LEGEND OF QUEEN NANDI

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THE LEGEND OF QUEEN NANDI

Since the beginning of time, women had a great share in shaping history by different means during different periods. Since the African continent is rich with historical cultures, we can`t neglect the role of African women in building this history. We have to remember those women who stood by the side of men who rose to prominence and their influence in the shaping history as we know it today.

In the past, women were considered inferior citizens whose existence was limited to the confines of homes and care of the children. Despite this our country is replete with many examples of female dynasties, regents and rulers who took up positions of leadership through periods of wars of resistance. In the Zulu culture we know of Queen Nandi, the mother of Shaka and also his aunt Mkabayi ka Jama*(1) who helped shape the Zulu nation behind the scenes to what it is today.

For this research project I have compiled as much information as possible from resource material and interviews about Nandi, the mother Shaka, King of the Zulus. In researching the subject I could not find any sources that give a full detailed description of Nandi from her birth to her death in 1827 only small references and brief descriptions. I have gathered information from books and the Internet and compiled it into one historical background of Nandi through interviews and historical research retraced Nandi`s life from her birthplace to her death with emphasis on locating her first `Emkindini uMuzi`, that was built for her in the Melmoth area adjacent to the farm, Nandi Mission, owned by Mr.W.H Els. According to elders in the vicinity, the `Emkindini uMuzi` was located on a small hill which is now covered by a large bamboo bush.  This however has not been proven and is only based on oral representation.

The history of Nandi and that of her son, Shaka,the great Zulu king and founder of the Zulu nation has mostly been gleaned from oral sources and some written references from the diary of the African trader, Henry Francis Fynn. Fynn spent a great deal of time with Shaka and was also present at the death of Nandi. There are however many inconsistincies regarding the subject.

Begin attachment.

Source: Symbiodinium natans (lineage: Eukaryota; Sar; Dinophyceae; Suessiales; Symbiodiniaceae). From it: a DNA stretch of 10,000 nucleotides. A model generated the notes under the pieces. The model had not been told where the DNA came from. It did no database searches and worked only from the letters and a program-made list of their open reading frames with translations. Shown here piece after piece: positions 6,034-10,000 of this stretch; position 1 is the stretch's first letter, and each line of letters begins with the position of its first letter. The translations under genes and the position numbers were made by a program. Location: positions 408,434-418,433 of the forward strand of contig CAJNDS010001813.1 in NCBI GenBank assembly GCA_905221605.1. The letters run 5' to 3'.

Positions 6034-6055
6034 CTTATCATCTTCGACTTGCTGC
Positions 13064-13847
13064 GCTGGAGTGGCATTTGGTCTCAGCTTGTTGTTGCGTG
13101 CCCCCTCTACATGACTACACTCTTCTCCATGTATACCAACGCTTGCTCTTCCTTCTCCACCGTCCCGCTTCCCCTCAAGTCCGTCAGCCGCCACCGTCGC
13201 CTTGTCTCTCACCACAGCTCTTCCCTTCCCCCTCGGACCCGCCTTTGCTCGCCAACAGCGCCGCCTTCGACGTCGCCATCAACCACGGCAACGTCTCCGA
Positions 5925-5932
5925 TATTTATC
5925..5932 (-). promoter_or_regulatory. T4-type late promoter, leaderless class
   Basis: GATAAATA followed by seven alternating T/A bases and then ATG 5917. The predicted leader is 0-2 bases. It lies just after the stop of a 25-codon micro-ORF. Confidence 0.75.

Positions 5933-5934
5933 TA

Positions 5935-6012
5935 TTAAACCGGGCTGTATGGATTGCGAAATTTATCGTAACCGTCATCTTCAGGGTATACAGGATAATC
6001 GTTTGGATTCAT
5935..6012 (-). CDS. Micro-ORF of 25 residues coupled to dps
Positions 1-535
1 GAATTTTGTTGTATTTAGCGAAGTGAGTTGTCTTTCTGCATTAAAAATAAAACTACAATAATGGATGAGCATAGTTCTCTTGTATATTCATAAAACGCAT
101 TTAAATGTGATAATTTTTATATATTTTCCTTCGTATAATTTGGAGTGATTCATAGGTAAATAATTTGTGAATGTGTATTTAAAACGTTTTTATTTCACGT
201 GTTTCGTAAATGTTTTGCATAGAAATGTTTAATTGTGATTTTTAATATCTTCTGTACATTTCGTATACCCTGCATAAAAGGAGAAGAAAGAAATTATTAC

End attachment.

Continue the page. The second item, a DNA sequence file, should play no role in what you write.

Some of the most crucial events leading up to the establishment of the Shakan empire took place within a few kilometres of Melmoth situated between modern day Eshowe and the Zulu Capital, Ulundi. The legacy of Queen Nandi is intertwined with that of her son Shaka and it would be impossible to compile a historical background on her without including references and a background to the rise and fall of Shaka as Nandi played such a pivotal role in his life.

*(1) Mkabayi kaJama was the daughter of Jama kaNdaba chief of the Zulu clan from 1763 – 1781.                                         Mkabayi had a twin sister and according to Zulu custom one of the twins had to be sacrificed  to avoid bad luck that would result in the death of one of the parents. Jama refused and consequently his wife died without bearing him a successor. Mkabayi devoted her life to looking after her father and various succesors of the Zulu Kingdom in gratitude to her father for sparing her life.As her father was aging and had no succesor she courted Mthaniya Sibiya for her father without his  knowledge. Mthaniya bore him a son named Senzangakona (`we have done accordingly`) who succeeded him after  Jama`s death in 1781.

Jama`s grave is on the farm Heelgoed that lies within the Emakosini Valley. (The Valley of the Kings)The farm was sold to the Amalfa Historical Society by Mr.,W.H.Els in 1996. Mkabayi remained a influential figure in the life of her brother King Senzangakona, and his son, King Shaka, King Dingane and King Mpande. In fact she was so influential, the most famous phrase was: `Buzani ka Mkabayi,` meaning, consult Mkabayi for any solution